It didn’t do colour, it didn’t do sound, it didn’t sync with your trendy Swap Shop style telephone, it didn’t even have an off switch. But it brought computers into the home, over a million of them, and created a generation of software developers.
Before, computers had been giant expensive machines used by corporations and scientists – today, they are tiny machines made by giant corporations, with the power to make the miraculous routine. But in the gap between the two stood the ZX81.
It wasn’t a lot of good at saving your work – you had to record finished programming onto cassette tape and hope there was no tape warp. It wasn’t even that good at keeping your work, at least if you had the 16K extension pack stuck precariously into the back.
One wobble and your day was wasted. But you didn’t have to build it yourself, it looked reassuringly domestic, as if it would be happy sitting next to your stereo, and it sold in WH Smiths, for £69.95.
“It started off a proud tradition of teenage boys persuading their parents to buy them kit with the excuse that it was going to be educational,” recalls Gordon Laing, editor of the late Personal Computer World and author of Digital Retro. “It was no use for school at all, but we persuaded our parents to do it, and then we just ended up playing games on them.”
The ZX81 was a first taste of computing for many people who have made a career out of it. Richard Vanner, financial director of The Games Creators Ltd, is one.
“I was 14,” he says, “and my brain was just ready to eat it up. There was this sense of ‘Wow, where’s this come from?’ You couldn’t imagine a computer in your own home.
The machine could get very hot, recalls Vanner.
“The flat keyboard was hot to type on. If you had an extension pack you had to hold it in place with Blu-Tack, because if it wobbled a bit you’d lose everything. You’d have to unplug the TV aerial, retune the TV, and then lie down on the floor to do a bit of coding. And then save it onto a tape and hope for the best.
“But because it was so addictive, you didn’t mind all these issues.”
Many a teenaged would-be programmer spent hours poring over screeds of code in magazines.
“It would take hours and hours to type in, and if you made just one mistake – which might have been a typing error in the magazine – it didn’t work,” says Laing.
“Also there was the thermal printer for it, with shiny four-inch paper like till receipts, and as soon as you got your fingers on it you could wipe it off. One fan site described it as ‘a rather evil sort of toilet roll‘.”
In fact, the very limitations of the ZX81 are what built a generation of British software makers. Offering the ultimate in user-frostiness, it forced kids to get to grips with its workings.
“I taught myself to program with the manual,” says Vanner, “which was quite difficult. It was trial and error, but I got things working. Then magazines started to come out, and there we were, game-making with 1K.”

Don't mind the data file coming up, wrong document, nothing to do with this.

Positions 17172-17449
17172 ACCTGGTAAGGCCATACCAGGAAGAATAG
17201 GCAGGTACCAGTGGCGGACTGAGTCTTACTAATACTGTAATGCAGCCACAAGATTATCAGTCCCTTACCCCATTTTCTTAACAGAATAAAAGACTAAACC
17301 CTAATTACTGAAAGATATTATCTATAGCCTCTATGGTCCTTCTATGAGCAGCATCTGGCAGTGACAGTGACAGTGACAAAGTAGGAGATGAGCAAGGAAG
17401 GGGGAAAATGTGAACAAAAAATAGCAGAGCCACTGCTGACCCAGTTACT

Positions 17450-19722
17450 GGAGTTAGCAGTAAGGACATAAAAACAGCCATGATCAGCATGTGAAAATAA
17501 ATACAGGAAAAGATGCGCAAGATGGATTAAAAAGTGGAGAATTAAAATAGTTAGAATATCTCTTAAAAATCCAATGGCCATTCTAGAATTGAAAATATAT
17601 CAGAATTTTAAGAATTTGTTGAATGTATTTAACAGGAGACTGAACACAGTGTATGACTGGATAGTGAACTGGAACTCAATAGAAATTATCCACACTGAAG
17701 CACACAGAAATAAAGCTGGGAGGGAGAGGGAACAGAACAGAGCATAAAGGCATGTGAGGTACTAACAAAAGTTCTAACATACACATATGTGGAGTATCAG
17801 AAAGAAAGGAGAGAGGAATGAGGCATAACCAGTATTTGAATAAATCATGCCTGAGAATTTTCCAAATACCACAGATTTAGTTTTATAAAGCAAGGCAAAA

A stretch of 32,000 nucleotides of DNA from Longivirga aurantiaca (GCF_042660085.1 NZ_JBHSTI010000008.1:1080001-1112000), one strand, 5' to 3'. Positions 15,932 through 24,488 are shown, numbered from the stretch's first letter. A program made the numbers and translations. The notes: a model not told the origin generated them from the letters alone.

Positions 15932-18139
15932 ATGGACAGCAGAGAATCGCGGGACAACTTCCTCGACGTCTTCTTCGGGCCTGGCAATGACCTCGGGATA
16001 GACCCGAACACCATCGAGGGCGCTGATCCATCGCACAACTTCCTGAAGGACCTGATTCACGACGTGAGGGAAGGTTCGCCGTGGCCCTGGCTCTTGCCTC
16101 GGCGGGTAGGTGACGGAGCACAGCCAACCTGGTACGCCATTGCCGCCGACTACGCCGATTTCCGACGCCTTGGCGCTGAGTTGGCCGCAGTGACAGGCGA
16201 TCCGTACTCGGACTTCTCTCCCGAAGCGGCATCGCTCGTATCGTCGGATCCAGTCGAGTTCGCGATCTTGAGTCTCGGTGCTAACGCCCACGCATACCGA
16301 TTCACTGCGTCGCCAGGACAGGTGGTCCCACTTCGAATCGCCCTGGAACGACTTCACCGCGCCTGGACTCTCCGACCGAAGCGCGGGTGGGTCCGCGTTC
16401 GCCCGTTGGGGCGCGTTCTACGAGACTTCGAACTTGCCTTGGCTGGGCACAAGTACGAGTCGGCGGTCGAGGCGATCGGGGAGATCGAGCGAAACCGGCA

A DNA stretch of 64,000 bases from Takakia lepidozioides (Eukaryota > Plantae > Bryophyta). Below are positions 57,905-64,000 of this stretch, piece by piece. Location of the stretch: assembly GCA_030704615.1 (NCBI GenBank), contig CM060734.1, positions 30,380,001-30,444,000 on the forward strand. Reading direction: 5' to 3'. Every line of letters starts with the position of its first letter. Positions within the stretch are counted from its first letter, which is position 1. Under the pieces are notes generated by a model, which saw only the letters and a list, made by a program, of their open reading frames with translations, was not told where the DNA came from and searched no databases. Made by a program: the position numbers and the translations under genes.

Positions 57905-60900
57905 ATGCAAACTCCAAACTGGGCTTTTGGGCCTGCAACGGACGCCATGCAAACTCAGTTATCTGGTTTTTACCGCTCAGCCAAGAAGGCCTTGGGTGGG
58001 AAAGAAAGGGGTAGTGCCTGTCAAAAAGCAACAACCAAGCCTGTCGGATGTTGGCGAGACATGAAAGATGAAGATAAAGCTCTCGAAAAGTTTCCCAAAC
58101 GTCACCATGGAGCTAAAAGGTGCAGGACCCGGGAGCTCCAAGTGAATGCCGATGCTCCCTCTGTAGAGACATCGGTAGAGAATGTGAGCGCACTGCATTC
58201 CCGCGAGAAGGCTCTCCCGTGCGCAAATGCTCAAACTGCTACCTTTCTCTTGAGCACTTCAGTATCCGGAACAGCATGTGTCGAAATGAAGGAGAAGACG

That lack of memory, similarly, was a spur to creativity.
“Because you had to squeeze the most out of it,” says Vanner, “it forced you to be inventive. Someone wrote a chess game. How do you do chess with 1024 bytes? Well the screen itself took up a certain amount of memory, so they loaded the graphics onto the screen from the tape. There was no programme for that, but people got round these things with tricks.”
Some feel that the amount of memory on today’s computers can make programmers lazy and profligate. Sir Clive Sinclair himself told the Guardian last year: “Our machines were lean and efficient. The sad thing is that today’s computers totally abuse their memory – totally wasteful, you have to wait for the damn things to boot up, just appalling designs. Absolute mess! So dreadful it’s heartbreaking.”
The name combined the two most futuristic letters in the alphabet with a number that rooted it in the present day – though that doesn’t seem to have been particularly deliberate. The designer Rick Dickinson says they named its predecessor, the previous year’s ZX80, after its processor, the Zilog Z80, with an added X for “the mystery ingredient”.
Dickinson visited Dixons to consider which existing products it should look like, he says. “But I don’t know that I came up with any answers. Most of this stuff was just blundering through, and hitting on something that just seemed right.
“We wanted it to be small, black and elegantly sculpted. Beyond that the main thing was the cost, so the keyboard had just three parts compared to hundreds today. And some keys had six or even seven functions, so there was the graphics exercise of getting that amount of data onto the keypad.
But why it so captured the public imagination, Dickinson finds hard to say.
“They liked the design of it, and they liked the price, but beyond that you’d have to ask a psychologist. It created its own market.
“No-one knew they wanted a computer. It was just the right product, at the right time, at the right price.”